Forum: Ruby on Rails Neat style trick

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Al E. (Guest)
on 2006-04-02 20:32
Not terribly exciting, but I was happy to think of it.

I needed a div with a fixed height that could vary depending on page
content.

So I did this:

<div class="listcntnr" style="height: <%= @users.size / 2 * 125%>px">

Whee!

--Al Evans
Gregory S. (Guest)
on 2006-04-02 21:01
(Received via mailing list)
On Sun, Apr 02, 2006 at 06:32:58PM +0200, Al Evans wrote:
} Not terribly exciting, but I was happy to think of it.
}
} I needed a div with a fixed height that could vary depending on page
} content.
}
} So I did this:
}
} <div class="listcntnr" style="height: <%= @users.size / 2 * 125%>px">

Very nice, but I have a recommendation. It's best to give heights and
widths (and occasionally margins and paddings, though not usually) in
exes
and/or ems. If your user has set a larger (or smaller) font, or uses
Firefox's ctrl-plus and ctrl-minus to change the font size, a
pixel-sized
box will truncate things or scroll or otherwise look wrong, whereas an
ex-
or em-sized box will adjust to fit the text.

} Whee!
} --Al Evans
--Greg
Gravy F. (Guest)
on 2006-04-02 21:23
(Received via mailing list)
I'm curious -- if the height is determined by page content, couldn't
you just let the contents of the page determine the height?
Josh S. (Guest)
on 2006-04-02 21:49
Al Evans wrote:
> Not terribly exciting, but I was happy to think of it.
>
> I needed a div with a fixed height that could vary depending on page
> content.
>
> So I did this:
>
> <div class="listcntnr" style="height: <%= @users.size / 2 * 125%>px">
>
> Whee!

That's cute. If you want to do that sort of thing in the CSS file, you
can make an ERb template to generate the CSS too:

http://blog.hasmanythrough.com/articles/2006/03/23...

Though your particular example probably isn't a great one to generate
CSS for a view where the div height will change each time you look at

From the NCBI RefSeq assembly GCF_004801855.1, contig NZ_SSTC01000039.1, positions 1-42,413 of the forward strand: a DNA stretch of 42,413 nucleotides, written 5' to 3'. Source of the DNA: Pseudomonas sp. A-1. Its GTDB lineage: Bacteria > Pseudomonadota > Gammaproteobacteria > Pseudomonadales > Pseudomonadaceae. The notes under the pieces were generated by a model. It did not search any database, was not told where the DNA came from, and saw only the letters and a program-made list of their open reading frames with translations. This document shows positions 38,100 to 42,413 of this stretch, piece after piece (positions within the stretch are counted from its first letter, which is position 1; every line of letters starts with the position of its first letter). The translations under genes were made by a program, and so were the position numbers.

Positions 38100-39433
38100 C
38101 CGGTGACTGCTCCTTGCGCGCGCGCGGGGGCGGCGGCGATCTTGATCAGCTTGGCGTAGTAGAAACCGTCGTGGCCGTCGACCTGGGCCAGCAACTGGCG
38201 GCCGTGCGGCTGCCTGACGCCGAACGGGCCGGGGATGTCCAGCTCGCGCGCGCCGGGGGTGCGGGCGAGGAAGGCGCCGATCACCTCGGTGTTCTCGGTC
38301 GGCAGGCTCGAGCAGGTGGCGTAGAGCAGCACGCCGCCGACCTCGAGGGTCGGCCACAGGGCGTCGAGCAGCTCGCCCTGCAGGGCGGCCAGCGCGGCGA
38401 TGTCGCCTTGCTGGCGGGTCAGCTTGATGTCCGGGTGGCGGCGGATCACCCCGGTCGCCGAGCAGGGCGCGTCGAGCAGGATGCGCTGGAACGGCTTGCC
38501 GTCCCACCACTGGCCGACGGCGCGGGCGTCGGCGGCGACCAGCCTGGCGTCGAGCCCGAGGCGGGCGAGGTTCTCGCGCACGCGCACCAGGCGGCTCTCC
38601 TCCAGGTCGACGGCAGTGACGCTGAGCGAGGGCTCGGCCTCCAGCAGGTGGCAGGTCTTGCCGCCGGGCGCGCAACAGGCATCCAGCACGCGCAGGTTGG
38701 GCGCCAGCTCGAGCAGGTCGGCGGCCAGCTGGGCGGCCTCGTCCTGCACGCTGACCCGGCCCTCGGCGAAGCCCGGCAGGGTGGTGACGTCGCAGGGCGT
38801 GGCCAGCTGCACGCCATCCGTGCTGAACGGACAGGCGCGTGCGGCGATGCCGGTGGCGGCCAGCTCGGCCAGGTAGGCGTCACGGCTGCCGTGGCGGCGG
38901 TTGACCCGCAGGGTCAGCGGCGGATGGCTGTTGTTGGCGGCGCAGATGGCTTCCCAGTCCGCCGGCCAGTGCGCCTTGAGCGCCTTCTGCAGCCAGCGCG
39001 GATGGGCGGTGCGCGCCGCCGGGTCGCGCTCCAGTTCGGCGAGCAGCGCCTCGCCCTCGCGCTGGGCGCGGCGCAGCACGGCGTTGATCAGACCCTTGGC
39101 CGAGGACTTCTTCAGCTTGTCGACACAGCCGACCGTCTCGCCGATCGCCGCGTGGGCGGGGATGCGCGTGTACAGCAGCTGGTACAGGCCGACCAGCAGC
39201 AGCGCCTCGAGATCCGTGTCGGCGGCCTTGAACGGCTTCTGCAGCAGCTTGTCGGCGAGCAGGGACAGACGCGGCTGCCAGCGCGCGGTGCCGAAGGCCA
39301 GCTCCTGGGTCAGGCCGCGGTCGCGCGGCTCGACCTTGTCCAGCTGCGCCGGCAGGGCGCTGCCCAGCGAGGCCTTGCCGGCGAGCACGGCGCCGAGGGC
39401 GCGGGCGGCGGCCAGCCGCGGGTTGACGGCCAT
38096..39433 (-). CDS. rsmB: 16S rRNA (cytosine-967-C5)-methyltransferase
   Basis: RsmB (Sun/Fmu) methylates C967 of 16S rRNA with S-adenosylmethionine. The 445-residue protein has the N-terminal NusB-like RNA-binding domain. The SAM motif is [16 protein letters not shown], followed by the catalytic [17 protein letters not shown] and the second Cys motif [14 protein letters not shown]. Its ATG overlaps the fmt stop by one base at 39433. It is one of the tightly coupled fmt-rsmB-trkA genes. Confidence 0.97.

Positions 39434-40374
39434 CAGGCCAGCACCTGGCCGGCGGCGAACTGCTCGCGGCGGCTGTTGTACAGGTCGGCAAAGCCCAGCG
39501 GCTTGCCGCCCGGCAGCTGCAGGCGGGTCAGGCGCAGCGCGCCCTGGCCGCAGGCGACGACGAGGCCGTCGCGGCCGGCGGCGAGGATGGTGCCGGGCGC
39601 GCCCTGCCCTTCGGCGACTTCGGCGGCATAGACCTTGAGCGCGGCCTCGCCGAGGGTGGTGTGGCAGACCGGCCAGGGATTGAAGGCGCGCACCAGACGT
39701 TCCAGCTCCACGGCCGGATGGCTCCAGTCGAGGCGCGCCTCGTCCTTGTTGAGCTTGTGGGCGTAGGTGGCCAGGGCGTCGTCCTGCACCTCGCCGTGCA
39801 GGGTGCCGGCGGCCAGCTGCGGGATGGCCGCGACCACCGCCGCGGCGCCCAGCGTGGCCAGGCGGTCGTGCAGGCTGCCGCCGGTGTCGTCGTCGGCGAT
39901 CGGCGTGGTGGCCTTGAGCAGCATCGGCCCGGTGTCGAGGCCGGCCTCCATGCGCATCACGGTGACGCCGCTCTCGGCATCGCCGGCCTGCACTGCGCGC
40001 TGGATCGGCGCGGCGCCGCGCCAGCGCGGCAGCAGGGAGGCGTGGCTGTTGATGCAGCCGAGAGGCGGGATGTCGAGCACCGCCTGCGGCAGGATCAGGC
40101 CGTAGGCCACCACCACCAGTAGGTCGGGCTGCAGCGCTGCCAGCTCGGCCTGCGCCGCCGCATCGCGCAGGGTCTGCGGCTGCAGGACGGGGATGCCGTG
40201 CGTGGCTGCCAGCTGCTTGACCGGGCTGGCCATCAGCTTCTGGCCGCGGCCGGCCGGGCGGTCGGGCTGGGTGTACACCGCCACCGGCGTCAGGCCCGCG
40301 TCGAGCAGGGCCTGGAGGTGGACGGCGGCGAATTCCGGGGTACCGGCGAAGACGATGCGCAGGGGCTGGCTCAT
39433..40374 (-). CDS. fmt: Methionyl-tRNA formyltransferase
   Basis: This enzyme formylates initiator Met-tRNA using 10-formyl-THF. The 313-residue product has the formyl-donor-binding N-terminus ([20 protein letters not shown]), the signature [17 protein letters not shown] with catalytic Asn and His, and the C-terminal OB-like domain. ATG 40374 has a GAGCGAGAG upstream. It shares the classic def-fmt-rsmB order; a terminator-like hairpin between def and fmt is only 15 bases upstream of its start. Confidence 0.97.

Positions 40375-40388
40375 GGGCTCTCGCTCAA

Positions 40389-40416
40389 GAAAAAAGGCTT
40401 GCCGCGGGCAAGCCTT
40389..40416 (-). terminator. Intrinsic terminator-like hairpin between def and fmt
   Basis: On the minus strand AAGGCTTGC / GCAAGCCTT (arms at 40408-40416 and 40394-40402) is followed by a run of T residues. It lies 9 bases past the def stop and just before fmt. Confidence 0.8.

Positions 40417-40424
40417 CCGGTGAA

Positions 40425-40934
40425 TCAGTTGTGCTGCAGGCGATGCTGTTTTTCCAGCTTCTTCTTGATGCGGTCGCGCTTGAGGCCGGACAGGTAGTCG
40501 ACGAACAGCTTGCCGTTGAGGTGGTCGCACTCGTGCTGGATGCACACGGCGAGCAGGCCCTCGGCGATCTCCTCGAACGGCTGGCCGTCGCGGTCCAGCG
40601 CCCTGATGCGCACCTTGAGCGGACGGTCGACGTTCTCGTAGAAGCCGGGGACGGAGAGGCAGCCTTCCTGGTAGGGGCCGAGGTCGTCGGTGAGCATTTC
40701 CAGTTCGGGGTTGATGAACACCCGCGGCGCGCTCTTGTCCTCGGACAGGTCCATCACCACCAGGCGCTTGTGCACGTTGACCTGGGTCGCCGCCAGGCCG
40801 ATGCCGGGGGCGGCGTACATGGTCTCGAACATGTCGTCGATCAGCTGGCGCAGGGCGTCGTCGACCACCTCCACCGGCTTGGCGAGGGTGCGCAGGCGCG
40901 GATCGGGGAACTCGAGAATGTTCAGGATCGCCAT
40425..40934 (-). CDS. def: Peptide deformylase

it.

--
Josh S.
http://blog.hasmanythrough.com
Edward F. (Guest)
on 2006-04-02 21:50
(Received via mailing list)
Agreed--but it depends on your priorities.

Browser support for ems (e.g. IE) is much sketchier.
Al E. (Guest)
on 2006-04-02 22:12
Gregory S. wrote:


> Very nice, but I have a recommendation. It's best to give heights and
> widths (and occasionally margins and paddings, though not usually) in
> exes
> and/or ems. If your user has set a larger (or smaller) font, or uses
> Firefox's ctrl-plus and ctrl-minus to change the font size, a
> pixel-sized
> box will truncate things or scroll or otherwise look wrong, whereas an
> ex-
> or em-sized box will adjust to fit the text.

In general, I agree. In this case, the height of the individual element
is determined by the (fixed) height of a picture.

gravy face wrote:

> I'm curious -- if the height is determined by page content, couldn't
> you just let the contents of the page determine the height?

This is a display: hidden; container for an arbitrary number 1..10 of
float: left; elements. According to my tests (FireFox only so far), the
container thinks they're all on the same line. But I'm no CSS guru.

--Al Evans
Ben M. (Guest)
on 2006-04-02 22:53
(Received via mailing list)
Do you have any documentation references on this? Methinks this is an
urban legend. I have
been using em as my primary unit for years and have seen no ill effects.

My general rule of thumb -- and I've seen it recommended elsewhere -- is
to a) set the
body font size with ems and then use percentages for font-size on all
child elements and
b) use em for all margin/padding/widths that need to expand to
accomodate font size
changes and use px for those that should not expand with font size.

b
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